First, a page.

TheHuzz: Instruction Fuzzing of Processors Using Golden-Reference Models for Finding Software-Exploitable Vulnerabilities

by   Aakash Tyagi, et al.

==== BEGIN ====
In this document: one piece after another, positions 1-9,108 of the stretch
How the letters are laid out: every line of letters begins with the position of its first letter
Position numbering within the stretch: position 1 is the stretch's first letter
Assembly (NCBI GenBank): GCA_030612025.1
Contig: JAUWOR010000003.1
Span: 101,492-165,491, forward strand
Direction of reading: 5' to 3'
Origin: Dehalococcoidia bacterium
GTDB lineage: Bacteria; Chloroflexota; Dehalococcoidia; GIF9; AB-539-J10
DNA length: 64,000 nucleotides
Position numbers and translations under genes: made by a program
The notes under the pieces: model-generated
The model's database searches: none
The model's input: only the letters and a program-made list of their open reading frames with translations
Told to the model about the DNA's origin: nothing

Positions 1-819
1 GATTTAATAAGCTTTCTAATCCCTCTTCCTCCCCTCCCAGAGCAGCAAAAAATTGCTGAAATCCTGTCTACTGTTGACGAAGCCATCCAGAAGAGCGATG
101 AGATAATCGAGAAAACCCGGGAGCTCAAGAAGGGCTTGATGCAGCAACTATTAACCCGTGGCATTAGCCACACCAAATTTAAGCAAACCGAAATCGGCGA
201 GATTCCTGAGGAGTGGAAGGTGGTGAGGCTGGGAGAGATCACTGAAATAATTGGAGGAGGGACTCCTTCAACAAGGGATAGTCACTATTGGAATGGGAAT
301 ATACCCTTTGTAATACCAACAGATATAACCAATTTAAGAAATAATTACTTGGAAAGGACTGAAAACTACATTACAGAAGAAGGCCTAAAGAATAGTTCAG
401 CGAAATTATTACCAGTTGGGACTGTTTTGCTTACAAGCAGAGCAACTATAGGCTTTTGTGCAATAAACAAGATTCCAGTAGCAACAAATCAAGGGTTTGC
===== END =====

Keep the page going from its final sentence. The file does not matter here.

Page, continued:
The increasing complexity of modern processors poses many challenges to existing hardware verification tools and methodologies for detecting security-critical bugs. Recent attacks on processors have shown the fatal consequences of uncovering and exploiting hardware vulnerabilities. Fuzzing has emerged as a promising technique for detecting software vulnerabilities. Recently, a few hardware fuzzing techniques have been proposed. However, they suffer from several limitations, including non-applicability to commonly used Hardware Description Languages (HDLs) like Verilog and VHDL, the need for significant human intervention, and inability to capture many intrinsic hardware behaviors, such as signal transitions and floating wires. In this paper, we present the design and implementation of a novel hardware fuzzer, TheHuzz, that overcomes the aforementioned limitations and significantly improves the state of the art. We analyze the intrinsic behaviors of hardware designs in HDLs and then measure the coverage metrics that model such behaviors. TheHuzz generates assembly-level instructions to increase the desired coverage values, thereby finding many hardware bugs that are exploitable from software. We evaluate TheHuzz on four popular open-source processors and achieve 1.98x and 3.33x the speed compared to the industry-standard random regression approach and the state-of-the-art hardware fuzzer, DiffuzRTL, respectively. Using TheHuzz, we detected 11 bugs in these processors, including 8 new vulnerabilities, and we demonstrate exploits using the detected bugs. We also show that TheHuzz overcomes the limitations of formal verification tools from the semiconductor industry by comparing its findings to those discovered by the Cadence JasperGold tool.



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